12-13-2001, 10:34 AM
I have customers that use mole-med. It works.

Trapping is illegal in MA due to a citizens petitions passed statewide by voters a few years ago. Most customers will not accept poisons on account of children and pets.

Jet boater
12-13-2001, 01:41 PM
Trapping is Illegal due to citizens petitions!!!!???? Holy Moley!!! These are Moles. They aren't Bengal Tigers. MA needs to get a clue.

Anyway, I would like to hear more reports about MoleMed as well. Thinking about trying some and I don't want to waste my money. I think it's $15 - 20 a bottle.

12-13-2001, 02:00 PM
Yeah, well, you know, this is The People's Republic Of Massachusetts :D

Alot of urbanites just don't understand about wildlife management. They banned everything; coons, mink, beaver, all of it. Just this year the legislature passed an exception for beaver because of the overpopulation flooding roads and backyards.

You won't waste your money with mole-med. It works. If the properpty is isolated from the native population one treatment might do it. Recurring infestations require monthly applications when the ground is not frozen. Remember that the damage is hugely disproportional to the numbers. Often it is just one pair doing all the tunneling. Also populations run in 7-11 year cycles so you may just be on the peak side of a cycle that will eventually move down again. Treatment for grubs helps but a healthy soil will have lots of worms and other critters for them to eat.

12-14-2001, 01:08 AM
That's why there's no MSDS on it, it's not really even a chemical. A few years ago I was going to do something with MoleMed and researched it and found this out--just read the label, as I recall it's a pretty weak concentration.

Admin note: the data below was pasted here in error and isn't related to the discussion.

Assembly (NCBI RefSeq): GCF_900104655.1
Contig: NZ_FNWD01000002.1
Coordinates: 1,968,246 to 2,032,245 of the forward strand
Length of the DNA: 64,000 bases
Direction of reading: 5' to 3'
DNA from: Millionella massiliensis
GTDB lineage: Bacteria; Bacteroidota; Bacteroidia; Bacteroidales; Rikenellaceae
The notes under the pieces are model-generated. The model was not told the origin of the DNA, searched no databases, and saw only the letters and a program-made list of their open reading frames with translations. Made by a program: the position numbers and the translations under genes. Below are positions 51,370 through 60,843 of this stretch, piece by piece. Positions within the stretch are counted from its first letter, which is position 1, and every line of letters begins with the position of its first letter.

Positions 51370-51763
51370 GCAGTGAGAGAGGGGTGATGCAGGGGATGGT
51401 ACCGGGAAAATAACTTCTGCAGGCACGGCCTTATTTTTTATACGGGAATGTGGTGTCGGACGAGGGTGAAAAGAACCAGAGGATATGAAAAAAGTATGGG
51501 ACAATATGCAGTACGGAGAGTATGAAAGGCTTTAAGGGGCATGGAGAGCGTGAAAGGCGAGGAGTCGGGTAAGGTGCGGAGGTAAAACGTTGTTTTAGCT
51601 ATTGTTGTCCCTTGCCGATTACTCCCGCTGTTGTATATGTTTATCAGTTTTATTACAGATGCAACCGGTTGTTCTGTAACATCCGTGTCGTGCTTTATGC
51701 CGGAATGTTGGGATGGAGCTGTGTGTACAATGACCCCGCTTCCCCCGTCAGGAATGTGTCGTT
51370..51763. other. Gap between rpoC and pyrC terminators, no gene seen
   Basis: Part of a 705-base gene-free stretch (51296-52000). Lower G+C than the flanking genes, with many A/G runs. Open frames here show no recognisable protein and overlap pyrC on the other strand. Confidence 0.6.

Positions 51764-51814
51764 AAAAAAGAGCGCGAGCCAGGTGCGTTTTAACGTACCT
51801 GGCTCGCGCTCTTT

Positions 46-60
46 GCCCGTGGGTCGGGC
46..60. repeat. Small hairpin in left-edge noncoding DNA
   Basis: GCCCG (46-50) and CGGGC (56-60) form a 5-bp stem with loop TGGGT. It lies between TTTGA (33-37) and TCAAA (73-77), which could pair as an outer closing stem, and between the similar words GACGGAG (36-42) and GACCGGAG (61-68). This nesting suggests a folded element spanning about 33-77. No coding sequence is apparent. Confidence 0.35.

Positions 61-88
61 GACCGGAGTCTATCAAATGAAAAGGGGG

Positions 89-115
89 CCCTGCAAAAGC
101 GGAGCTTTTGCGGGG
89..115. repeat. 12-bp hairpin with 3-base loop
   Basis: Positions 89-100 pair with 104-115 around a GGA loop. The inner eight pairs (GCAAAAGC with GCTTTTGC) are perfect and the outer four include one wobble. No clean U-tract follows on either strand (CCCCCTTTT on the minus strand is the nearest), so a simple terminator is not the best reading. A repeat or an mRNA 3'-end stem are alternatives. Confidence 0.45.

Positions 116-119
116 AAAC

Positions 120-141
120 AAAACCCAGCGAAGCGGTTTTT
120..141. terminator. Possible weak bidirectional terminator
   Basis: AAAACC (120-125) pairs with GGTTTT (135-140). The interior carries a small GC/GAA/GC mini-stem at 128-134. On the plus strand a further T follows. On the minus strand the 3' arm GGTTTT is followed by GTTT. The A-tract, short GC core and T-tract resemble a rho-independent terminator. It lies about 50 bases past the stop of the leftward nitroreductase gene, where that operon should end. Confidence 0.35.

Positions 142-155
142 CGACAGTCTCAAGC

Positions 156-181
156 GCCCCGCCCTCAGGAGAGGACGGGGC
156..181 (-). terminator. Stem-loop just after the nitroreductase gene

What I did was research on the internet and found a couple of soap making chemical web sites and they had gallons of Castor Oil for far less than a quart of MoleMed. Check it out. There are also several other brands of mole repellent I looked at and they also were a Castor Oil and water mix. Buy direct, mix your own and save.

BTW, here in the emerald state of Washington, otherwise known as the People's Socialist Republic, the enlightened citizens a few years ago also voted to outlaw trapping. My response is 'let 'em come and arrest me' for trapping moles--we'll see who looks like an idiot then.

The reason I didn't go with the castor oil is that as I researched it I realized that our constant downpouring rain would dilute it so much it would never get a chance to scare the little critters off. Oh well, I've still got my mole-trappin' mama to do the job!! And she loves it!!

Go get 'em!
Will M.

12-14-2001, 04:31 PM
That is so cool. This castor oil idea, I've been in favor of for a long time, since it is harmless. It is basically a bit closer related to IPM, if you ask me. Would you happen to know some of the links that you had, that had this availabilty in bulk? Thanks.

12-14-2001, 06:05 PM
I wouldn't assume that the rain will dilute the castor oil, Seattle receives less annual rainfall than Boston. The mole med is used successfully on a customer's lawn irrigated 3x/week and ~50% more rain than Seattle.

:laugh: If you really want to save money, fermented urine works quite well.

For bulk castor oil and recipes, http://www.baar.com/moles.htm